I had limited access to the internet on our recent cruise – the charge for the connection is quite hefty. I made a few entries on Facebook, but otherwise, I concentrated on my new experiences so that I could write about them when I arrived at home where my computer sat waiting for my return. I missed it, but I knew it was only a temporary separation.

A writer has a visceral need to his share words with others; a photographer yearns for others to see the world as she does, through the lens of her camera; a poet lives to see his words touch another with emotion. All these forms of communication are right at our fingertips, in the keyboard before us and through blogging we can reach so many more people than we could have before the advent of the internet and websites like WordPress to inspire us and offer a platform from which to reach out and connect with others. I could go back to a typewriter if I had to, mail my letters or submissions, but we would lose sight of one important possibility should that ever happen.

I believe that it may be the internet that finally connects us all in such a way that the barriers between us fall away and we can move on and advance our civilization in a positive way. The more you  get to know people personally, gain insights into their lives and experiences, the more they coalesce into individuals and are no longer part of that nebulous group we call “they,” and the harder it is to wish them or do them harm. Communication is the key to understanding , and communicate is what we bloggers do best.

As with anything, the internet can be used for both good and evil. But as the “blogosphere” grows, I think the interconnections we make will make the difference. Blog on, my friends!

In The Moment

One of the best ways to stay in focus is to be in the moment.  By paying attention to what’s happening now, we can diminish the cacophony of thoughts running through our minds.   We can reduce stress and fatigue.  People make a big deal out of multitasking, but all that usually results in is many things being done poorly rather than one thing completed well with full attention.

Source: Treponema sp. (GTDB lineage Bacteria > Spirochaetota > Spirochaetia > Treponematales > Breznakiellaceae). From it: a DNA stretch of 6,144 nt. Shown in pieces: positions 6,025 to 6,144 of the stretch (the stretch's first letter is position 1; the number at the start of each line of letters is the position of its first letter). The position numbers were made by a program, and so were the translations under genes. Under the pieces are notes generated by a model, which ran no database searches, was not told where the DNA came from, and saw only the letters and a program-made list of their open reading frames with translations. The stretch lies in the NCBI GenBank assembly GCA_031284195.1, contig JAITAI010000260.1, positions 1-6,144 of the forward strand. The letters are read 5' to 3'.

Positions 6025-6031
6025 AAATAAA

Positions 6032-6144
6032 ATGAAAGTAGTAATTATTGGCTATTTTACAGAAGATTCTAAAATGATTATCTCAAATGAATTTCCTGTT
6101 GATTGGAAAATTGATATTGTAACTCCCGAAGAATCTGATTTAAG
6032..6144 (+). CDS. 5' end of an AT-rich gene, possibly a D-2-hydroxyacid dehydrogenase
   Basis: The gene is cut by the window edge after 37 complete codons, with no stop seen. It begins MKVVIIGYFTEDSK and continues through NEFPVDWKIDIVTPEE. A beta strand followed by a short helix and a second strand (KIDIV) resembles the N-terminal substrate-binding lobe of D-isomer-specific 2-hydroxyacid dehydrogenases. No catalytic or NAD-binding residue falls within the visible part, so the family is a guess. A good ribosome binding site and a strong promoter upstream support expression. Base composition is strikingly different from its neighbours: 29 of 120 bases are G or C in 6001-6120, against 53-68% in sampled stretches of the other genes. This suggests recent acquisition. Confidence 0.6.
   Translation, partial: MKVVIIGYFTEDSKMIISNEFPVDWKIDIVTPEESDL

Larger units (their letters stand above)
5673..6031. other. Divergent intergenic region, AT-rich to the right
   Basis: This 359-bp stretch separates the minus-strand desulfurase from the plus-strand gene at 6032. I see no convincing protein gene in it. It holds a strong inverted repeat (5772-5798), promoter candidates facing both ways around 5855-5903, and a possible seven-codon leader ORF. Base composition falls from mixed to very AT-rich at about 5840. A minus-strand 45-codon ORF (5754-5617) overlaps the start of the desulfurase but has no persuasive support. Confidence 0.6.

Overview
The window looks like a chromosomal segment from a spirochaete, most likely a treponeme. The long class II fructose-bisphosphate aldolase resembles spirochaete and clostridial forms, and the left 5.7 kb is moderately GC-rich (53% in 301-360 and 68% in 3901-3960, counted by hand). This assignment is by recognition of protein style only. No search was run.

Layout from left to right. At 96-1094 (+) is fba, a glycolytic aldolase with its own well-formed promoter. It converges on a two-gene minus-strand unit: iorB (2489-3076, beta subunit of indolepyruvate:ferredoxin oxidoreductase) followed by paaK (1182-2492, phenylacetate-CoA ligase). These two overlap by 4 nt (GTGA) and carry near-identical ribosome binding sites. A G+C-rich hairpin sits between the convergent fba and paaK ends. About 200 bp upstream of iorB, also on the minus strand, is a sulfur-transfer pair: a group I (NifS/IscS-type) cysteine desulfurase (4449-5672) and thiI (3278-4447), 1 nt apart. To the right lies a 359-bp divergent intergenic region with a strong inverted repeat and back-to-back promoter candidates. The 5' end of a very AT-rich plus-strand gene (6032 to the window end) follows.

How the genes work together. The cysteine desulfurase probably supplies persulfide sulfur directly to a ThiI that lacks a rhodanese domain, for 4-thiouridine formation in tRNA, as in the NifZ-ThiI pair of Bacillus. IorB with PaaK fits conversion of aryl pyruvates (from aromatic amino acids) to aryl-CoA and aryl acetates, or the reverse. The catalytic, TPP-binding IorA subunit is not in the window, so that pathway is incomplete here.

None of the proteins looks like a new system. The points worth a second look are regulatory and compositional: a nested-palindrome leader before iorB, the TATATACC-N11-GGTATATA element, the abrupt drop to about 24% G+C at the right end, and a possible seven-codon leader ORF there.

Take driving, for example.  That is one place where our full attention should be focused.  We have seen what happens when people are distracted while driving, and the stakes, as we know, can be pretty high.  But we are so used to  the constant chatter in our minds, thoughts about the past, the future, what we have to do today, that we aren’t even aware of how distracted we really are.

When our minds are full of chatter, communication with others can break down because we can’t hear then over our own incessant noise.  No wonder the statistics for failed marriages is so high.  We have lost the ability to tune in to each other.

We can practice being in the moment, however.  Take time to really look at what is around you, who you are with and what they are saying. Rather than walk along the beach with your cell phone plastered to your ear, stop and gaze at that beautiful sun setting over the curling white froth of the breaking waves.  While at your son’s ballgame, turn off the I-pad and call out encouraging words to him.  Rest assured, children know the difference between being there and being there with them.

As a former preschool director, I have seen this scenario play out far too often. Near the end of the school year we would have father/child day.  A special time for father and child to be together.  But so many times I would see a  child, ambling alone on a nature walk, her dad trailing behind the group, talking intently to someone, somewhere else.  The message sent and received: The someone, somewhere else matters more to me than you.

The handy devices of our digital age are wonderful tools, but  sometimes they can interfere with their own purpose. Take for example an experience I had last Christmas while visiting our family., As we were waiting for a table at a busy restaurant,  I looked around at the crowd, adults and children alike, families out to dinner, couples on a date, and more than half of them with an electronic device in their hands, minds far away from where they were and who they were with..  Most of the devices were phones, most likely Christmas gifts, but a device designed for communication was clearly interfering with their interaction..

So, try to still your thoughts once in a while, to be aware of your surroundings, to use your senses to the fullest, and yes, to stop and  smell the roses.   See nature through the eyes of your child on a walk in early spring .  By being in the moment,  you’ll keep the precious moments from slipping away. .